My Aunt Peg, one of my early mentors in life, used to brag about how she always spoke her mind. The problem was that my Aunt offended a lot of people. As kids, we’d get a laugh out of it because we loved seeing our Aunt Peg go to town on someone.
But at my Aunt Peg’s funeral, I noticed that only two friends showed up to pay their respects. Besides the family, the church was empty.
Speaking your mind turns out to be not such a good thing. Ninety-four percent of the wealthy in my study said it was a bad thing to say what’s on your mind. As a result, they made an effort to forge the habit of filtering every thought before it came out of their mouth.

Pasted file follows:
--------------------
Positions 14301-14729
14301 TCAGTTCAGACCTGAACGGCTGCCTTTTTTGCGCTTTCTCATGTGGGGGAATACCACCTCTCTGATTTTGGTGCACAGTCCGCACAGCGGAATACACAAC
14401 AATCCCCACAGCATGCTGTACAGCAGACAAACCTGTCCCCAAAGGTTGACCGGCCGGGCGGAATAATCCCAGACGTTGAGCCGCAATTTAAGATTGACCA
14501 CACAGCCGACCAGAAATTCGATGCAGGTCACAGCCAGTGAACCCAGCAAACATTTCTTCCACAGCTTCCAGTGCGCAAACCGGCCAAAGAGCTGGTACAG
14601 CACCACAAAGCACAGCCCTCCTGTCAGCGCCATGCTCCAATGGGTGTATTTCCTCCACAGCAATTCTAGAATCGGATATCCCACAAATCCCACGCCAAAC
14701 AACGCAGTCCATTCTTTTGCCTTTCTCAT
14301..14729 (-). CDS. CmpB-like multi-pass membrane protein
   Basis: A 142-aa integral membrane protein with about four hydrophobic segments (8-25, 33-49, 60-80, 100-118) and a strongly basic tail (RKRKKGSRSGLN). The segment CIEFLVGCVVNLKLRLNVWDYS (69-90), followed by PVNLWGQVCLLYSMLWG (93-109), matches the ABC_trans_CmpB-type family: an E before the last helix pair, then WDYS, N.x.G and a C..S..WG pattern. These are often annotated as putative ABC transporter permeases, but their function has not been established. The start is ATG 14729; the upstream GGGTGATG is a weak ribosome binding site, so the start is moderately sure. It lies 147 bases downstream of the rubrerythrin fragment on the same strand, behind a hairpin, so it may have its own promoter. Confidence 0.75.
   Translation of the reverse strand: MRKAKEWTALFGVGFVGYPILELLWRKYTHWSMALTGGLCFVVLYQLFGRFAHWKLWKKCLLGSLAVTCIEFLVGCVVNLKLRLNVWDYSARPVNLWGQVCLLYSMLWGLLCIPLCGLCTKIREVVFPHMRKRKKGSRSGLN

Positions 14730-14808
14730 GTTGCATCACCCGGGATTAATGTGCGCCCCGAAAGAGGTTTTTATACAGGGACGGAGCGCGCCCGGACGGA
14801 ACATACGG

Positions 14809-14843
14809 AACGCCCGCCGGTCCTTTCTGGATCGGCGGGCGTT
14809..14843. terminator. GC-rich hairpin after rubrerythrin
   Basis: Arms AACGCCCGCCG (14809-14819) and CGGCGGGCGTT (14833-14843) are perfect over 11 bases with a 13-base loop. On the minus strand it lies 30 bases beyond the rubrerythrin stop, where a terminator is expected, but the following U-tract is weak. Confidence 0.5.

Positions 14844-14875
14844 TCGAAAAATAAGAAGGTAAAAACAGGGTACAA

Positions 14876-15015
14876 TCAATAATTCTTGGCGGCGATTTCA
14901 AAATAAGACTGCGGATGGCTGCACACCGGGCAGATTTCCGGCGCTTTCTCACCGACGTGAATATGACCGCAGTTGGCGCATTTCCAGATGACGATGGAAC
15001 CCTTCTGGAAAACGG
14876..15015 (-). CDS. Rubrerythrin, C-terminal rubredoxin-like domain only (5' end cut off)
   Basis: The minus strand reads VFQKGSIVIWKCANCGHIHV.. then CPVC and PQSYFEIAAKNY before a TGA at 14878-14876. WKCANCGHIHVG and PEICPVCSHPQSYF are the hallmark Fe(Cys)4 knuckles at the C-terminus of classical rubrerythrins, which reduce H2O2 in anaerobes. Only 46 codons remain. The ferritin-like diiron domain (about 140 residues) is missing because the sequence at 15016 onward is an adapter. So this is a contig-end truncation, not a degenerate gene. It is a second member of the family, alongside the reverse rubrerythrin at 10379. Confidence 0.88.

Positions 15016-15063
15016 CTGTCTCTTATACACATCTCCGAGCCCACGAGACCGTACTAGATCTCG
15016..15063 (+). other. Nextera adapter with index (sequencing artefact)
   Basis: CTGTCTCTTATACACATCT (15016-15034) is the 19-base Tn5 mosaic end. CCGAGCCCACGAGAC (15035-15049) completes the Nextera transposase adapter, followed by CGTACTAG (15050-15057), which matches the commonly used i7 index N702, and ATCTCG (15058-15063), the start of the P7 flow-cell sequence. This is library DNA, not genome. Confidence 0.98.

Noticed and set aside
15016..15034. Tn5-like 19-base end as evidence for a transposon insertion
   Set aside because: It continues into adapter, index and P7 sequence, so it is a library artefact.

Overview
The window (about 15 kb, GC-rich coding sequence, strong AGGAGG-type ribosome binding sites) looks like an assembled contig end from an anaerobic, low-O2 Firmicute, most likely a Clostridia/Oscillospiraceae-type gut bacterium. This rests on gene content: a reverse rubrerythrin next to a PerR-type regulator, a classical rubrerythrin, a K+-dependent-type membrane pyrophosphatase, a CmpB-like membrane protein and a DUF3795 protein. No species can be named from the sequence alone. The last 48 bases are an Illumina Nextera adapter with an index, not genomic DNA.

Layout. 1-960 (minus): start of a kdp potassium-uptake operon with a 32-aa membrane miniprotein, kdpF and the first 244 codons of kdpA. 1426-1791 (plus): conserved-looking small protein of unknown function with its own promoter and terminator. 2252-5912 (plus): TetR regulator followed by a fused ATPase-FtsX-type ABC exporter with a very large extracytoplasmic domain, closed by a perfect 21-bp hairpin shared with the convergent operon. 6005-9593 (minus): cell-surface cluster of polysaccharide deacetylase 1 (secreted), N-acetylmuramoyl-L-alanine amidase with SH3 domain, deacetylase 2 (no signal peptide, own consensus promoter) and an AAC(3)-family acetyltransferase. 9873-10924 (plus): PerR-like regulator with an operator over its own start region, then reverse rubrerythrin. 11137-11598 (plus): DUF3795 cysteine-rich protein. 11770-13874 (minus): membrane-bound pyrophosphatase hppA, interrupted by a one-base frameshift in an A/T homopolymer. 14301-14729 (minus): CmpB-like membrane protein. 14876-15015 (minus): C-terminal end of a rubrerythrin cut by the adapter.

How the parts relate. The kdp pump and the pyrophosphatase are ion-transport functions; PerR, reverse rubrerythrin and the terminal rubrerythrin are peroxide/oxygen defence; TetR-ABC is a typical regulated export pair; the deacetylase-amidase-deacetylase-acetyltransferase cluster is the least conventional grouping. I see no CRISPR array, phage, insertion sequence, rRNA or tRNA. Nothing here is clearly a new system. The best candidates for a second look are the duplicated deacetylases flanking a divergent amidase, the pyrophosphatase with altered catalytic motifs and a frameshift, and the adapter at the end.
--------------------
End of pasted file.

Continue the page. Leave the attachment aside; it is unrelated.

The reason? The wealthy believed that saying what’s on your mind risks damaging valuable relationships. Imagine spending years building a strong relationship with someone you value, someone who could open doors for you, only to destroy that relationship overnight with a few off the cuff words.
Conversely, 69% of the poor people in my study believed it was a good thing to say what’s on your mind.
Saying what’s on your mind sounds noble, even admirable. Only, it’s not. Words can destroy relationships. Rich people figure this out long before they make their first million dollars.